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Open Access 08-06-2024 | Tirzepatide | Meta- Analysis

Efficacy and safety of once-weekly tirzepatide for weight management compared to placebo: An updated systematic review and meta-analysis including the latest SURMOUNT-2 trial

Authors: Wenhui Qin, Jun Yang, Ying Ni, Chao Deng, Qinjuan Ruan, Jun Ruan, Peng Zhou, Kai Duan

Published in: Endocrine

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Abstract

Aim

Tirzepatide, a newly developed dual glucose-dependent insulinotropic peptide (GIP) and glucagon-like peptide-1 (GLP-1) receptor agonist, has received approval for treating type 2 diabetes (T2D) and is currently being studied for its potential in long-term weight control. We aim to explore the safety and efficacy of once-weekly subcutaneous tirzepatide for weight loss in T2D or obese patients.

Methods

A comprehensive search was performed on various databases including PubMed, Embase, Cochrane Library, Web of Science, and ClinicalTrials.gov from inception up to April 29, 2024, to identify randomized controlled trials (RCTs) that assessed the efficacy of once-weekly tirzepatide compared to a placebo in adults with or without T2D. The mean difference (MD) and risk ratio (RR) were calculated for continuous and dichotomous outcomes, respectively. The risk of bias was evaluated using the RoB-2 tool (Cochrane), while the statistical analysis was conducted utilizing RevMan 5.4.1 software.

Results

Seven RCTs comprising 4795 individuals ranging from 12 to 72 weeks were identified. Compared to the placebo group, tirzepatide at doses of 5, 10, and 15 mg demonstrated significant dose-dependent weight loss. The mean difference (MD) in the percentage change in body weight (BW) was −8.07% (95% CI −11.01, −5.13; p < 0.00001), −10.79% (95% CI −13.86, −7.71; p < 0.00001), and −11.83% (95% CI −14.52, −9.14; p < 0.00001), respectively. Additionally, the MD in the absolute change in BW was −7.5 kg (95% CI −10.9, −4.1; p < 0.0001), −11.0 kg (95% CI −16.9, −5.2; p = 0.0002), and −11.5 kg (95% CI −16.2, −6.7; p < 0.00001), for the 5, 10, and 15 mg doses, respectively. All three doses of tirzepatide also significantly reduced body mass index and waist circumference. Furthermore, it led to a greater percentage of patients experiencing weight loss exceeding 5, 10, 15, 20, and 25%. Moreover, tirzepatide showed great success in reducing blood pressure, blood sugar levels, and lipid profiles. In terms of safety, gastrointestinal side effects were the most frequently reported adverse events in all three doses of tirzepatide groups, which were generally mild-to-moderate and transient.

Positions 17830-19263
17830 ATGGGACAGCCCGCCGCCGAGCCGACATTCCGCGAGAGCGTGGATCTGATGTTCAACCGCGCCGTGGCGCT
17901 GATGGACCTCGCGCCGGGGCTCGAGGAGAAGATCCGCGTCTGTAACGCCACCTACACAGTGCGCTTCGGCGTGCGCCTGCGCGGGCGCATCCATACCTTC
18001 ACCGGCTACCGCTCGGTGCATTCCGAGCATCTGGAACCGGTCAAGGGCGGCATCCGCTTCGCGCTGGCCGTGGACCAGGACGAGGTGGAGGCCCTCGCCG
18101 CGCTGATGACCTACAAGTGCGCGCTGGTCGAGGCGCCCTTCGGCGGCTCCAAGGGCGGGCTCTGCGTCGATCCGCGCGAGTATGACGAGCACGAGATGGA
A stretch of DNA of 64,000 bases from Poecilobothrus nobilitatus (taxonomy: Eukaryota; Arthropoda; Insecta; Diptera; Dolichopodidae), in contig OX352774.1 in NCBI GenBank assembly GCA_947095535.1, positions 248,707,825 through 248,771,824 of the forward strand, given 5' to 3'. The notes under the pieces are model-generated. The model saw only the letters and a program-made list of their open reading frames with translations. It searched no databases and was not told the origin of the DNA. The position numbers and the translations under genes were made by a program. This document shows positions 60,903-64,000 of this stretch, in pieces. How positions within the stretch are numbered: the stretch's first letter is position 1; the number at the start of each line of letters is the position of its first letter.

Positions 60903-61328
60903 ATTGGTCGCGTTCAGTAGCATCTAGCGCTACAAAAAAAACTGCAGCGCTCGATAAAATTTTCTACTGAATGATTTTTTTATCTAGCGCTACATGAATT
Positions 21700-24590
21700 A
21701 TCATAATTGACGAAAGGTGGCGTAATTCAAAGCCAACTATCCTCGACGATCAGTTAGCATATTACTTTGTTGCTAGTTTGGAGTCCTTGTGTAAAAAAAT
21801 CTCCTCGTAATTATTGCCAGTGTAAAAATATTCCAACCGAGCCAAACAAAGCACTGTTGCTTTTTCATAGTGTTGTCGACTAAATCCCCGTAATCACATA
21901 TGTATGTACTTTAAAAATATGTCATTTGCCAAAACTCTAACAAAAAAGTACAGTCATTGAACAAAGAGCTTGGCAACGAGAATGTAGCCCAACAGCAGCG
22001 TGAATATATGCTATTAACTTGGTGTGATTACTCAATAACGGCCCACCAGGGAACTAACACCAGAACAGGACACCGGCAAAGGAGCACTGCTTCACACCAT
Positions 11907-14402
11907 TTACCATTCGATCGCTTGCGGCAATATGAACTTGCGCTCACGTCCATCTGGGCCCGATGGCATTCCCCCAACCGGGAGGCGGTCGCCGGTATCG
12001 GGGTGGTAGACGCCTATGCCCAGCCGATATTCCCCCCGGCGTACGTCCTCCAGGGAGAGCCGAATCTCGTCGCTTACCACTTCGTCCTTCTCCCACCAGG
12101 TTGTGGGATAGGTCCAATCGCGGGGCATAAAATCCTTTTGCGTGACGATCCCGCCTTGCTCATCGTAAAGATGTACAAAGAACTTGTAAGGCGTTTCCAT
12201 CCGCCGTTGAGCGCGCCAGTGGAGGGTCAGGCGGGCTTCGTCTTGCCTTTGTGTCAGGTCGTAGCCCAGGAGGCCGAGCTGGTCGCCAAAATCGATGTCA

Conclusion

Tirzepatide treatment could lead to remarkable and sustained weight loss that is well-tolerated and safe, representing a novel and valuable therapeutic strategy for long-term weight management.
Appendix
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Metadata
Title
Efficacy and safety of once-weekly tirzepatide for weight management compared to placebo: An updated systematic review and meta-analysis including the latest SURMOUNT-2 trial
Authors
Wenhui Qin
Jun Yang
Ying Ni
Chao Deng
Qinjuan Ruan
Jun Ruan
Peng Zhou
Kai Duan
Publication date
08-06-2024
Publisher
Springer US
Published in
Endocrine
Print ISSN: 1355-008X
Electronic ISSN: 1559-0100
DOI
https://doi.org/10.1007/s12020-024-03896-z
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